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When bad behavior gets rewarded, it spreads. Last year, my husband and I got a direct taste of it ourselves.
Women’s Equality Day offers a valuable opportunity to acknowledge both how far women have come on the road to equality and how far remains to be traveled.
This July 4, our nation confronts a con man whose success and power have surpassed Soapy Smith’s wildest dreams.
There’s nothing natural or inevitable about accepting the continued destruction of our youth, our families and our communities.
If circumstances in my life had been different, I might have been among these women. I shudder to think what could happen to them now.
We can’t begin to rectify the impacts of racism until we’re willing to acknowledge they exist.
We’ve come so far to arrive here? Suffragists and civil rights leaders must have known the feeling well.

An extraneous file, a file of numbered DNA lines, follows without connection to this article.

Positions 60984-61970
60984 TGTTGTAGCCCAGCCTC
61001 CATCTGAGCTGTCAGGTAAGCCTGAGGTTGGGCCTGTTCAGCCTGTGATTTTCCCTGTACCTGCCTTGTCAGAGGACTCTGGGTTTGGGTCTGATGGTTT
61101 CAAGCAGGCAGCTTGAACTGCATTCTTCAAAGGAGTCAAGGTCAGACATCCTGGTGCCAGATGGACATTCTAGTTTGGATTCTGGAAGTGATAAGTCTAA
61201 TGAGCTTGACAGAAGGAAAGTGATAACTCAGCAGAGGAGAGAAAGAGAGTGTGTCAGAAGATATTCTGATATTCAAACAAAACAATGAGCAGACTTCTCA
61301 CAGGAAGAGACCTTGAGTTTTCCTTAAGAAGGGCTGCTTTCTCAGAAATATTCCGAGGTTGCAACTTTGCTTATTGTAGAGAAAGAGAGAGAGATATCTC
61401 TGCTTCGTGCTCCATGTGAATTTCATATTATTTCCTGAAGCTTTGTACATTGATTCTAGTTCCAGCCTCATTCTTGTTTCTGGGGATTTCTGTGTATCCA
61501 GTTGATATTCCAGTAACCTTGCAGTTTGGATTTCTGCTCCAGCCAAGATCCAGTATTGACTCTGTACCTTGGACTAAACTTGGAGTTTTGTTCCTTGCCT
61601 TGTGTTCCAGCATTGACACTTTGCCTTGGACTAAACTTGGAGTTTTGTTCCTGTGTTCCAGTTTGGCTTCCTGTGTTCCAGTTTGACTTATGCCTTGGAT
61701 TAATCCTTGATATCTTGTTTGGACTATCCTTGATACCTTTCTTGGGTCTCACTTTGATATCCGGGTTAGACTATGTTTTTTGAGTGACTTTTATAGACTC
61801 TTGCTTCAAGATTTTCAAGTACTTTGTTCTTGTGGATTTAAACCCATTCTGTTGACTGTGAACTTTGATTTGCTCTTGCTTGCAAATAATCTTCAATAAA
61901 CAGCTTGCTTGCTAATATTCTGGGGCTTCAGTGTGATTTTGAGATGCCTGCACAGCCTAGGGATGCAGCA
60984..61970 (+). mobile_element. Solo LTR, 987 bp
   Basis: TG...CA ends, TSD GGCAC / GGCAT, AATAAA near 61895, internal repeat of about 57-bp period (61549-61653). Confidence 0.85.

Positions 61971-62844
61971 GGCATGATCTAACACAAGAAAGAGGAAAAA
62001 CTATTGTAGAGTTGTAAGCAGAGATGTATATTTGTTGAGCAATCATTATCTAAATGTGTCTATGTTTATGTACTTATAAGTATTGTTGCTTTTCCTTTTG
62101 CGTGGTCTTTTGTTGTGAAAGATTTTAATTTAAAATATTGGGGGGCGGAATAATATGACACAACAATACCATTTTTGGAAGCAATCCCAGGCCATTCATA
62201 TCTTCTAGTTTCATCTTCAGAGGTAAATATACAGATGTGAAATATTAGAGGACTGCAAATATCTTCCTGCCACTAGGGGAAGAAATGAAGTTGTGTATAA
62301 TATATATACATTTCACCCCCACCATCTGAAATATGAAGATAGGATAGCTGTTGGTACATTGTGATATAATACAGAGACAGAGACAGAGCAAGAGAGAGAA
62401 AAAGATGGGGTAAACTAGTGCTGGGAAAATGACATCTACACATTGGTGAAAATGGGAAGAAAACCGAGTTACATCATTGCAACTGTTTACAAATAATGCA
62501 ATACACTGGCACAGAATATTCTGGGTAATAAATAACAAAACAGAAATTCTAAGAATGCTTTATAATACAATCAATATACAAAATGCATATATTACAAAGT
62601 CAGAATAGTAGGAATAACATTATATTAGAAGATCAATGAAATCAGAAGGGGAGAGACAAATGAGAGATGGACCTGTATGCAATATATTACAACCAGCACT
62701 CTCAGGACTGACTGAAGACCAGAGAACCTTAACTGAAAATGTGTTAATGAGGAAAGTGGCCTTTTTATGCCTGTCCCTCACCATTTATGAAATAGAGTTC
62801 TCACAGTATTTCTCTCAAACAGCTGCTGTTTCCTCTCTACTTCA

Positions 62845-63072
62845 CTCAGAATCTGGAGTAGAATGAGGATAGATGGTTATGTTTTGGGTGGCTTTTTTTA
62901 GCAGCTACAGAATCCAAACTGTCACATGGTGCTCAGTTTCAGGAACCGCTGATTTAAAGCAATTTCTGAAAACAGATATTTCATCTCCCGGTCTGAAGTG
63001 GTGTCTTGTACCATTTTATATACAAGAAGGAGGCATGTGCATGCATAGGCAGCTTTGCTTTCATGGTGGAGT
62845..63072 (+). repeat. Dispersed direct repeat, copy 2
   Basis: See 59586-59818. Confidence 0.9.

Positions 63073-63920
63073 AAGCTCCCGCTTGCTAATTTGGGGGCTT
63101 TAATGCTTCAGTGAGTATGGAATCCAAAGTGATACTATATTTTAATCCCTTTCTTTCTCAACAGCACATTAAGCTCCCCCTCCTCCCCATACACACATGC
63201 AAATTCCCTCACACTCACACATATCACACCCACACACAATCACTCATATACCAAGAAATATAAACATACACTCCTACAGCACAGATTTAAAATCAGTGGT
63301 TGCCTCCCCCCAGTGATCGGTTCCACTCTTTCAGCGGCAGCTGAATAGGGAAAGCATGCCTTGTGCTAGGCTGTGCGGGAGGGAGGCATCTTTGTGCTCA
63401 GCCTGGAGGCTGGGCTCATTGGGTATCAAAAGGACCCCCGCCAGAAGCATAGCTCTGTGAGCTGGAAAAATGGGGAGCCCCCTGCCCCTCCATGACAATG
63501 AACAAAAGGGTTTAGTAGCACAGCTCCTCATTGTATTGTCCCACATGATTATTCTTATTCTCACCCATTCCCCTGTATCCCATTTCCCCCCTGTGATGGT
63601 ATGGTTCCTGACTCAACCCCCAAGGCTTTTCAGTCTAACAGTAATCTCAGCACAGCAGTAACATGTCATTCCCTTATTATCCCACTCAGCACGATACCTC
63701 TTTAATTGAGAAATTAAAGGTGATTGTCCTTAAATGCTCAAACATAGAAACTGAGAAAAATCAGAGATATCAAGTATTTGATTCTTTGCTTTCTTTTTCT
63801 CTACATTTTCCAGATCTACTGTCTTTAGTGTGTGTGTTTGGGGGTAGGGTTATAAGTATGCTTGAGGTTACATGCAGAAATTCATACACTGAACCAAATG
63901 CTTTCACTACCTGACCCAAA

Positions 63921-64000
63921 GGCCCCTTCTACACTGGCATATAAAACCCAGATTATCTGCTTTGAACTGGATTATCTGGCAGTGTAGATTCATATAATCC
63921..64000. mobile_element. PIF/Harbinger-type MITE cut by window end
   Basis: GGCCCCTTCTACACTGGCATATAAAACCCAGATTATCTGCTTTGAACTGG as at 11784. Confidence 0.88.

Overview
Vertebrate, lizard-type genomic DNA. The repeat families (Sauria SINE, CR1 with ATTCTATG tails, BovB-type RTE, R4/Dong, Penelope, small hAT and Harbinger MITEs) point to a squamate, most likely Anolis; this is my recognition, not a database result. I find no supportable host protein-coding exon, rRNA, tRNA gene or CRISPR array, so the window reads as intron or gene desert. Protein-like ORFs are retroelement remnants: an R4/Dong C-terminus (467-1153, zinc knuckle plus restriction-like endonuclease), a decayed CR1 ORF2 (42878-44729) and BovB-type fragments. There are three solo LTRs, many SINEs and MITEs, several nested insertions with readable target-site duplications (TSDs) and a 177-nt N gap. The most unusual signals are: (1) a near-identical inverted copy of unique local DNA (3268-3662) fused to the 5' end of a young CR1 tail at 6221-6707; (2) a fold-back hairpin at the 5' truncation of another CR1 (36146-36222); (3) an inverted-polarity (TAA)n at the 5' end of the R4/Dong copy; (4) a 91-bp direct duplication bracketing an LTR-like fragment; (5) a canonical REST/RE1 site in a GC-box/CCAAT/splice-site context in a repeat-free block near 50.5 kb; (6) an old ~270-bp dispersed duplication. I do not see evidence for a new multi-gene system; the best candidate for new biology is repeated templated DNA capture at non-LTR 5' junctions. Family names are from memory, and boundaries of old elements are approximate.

When we internalize the attitude that some people matter and some people don’t, we are capable of great cruelty.
Our democracy faces unprecedented peril, and we need to marshal the courage and integrity to move forward to protect it.
Put simply, the governor’s cuts to research will devastate science without saving Alaskans a dime.
Most offenders – and many criminal justice professionals – recognize that engaging sincerely in treatment to confront the harm one has caused is much more difficult than sitting in a jail cell.
Does a candle in Alaska matter to a victim of torture half a world away? Hard to see how. But imagine the despair if we never lit a candle, never bore witness. Besides, the candle counts here at home.
Real world rules are far more practical and in tune with the times. Try the Diamond Rule, for example.
These 10 tips have a reach that extends well beyond the legal profession.
Attorney Robin Bronen strives to find a path for Alaskans, others who lose their homes due to a changing climate.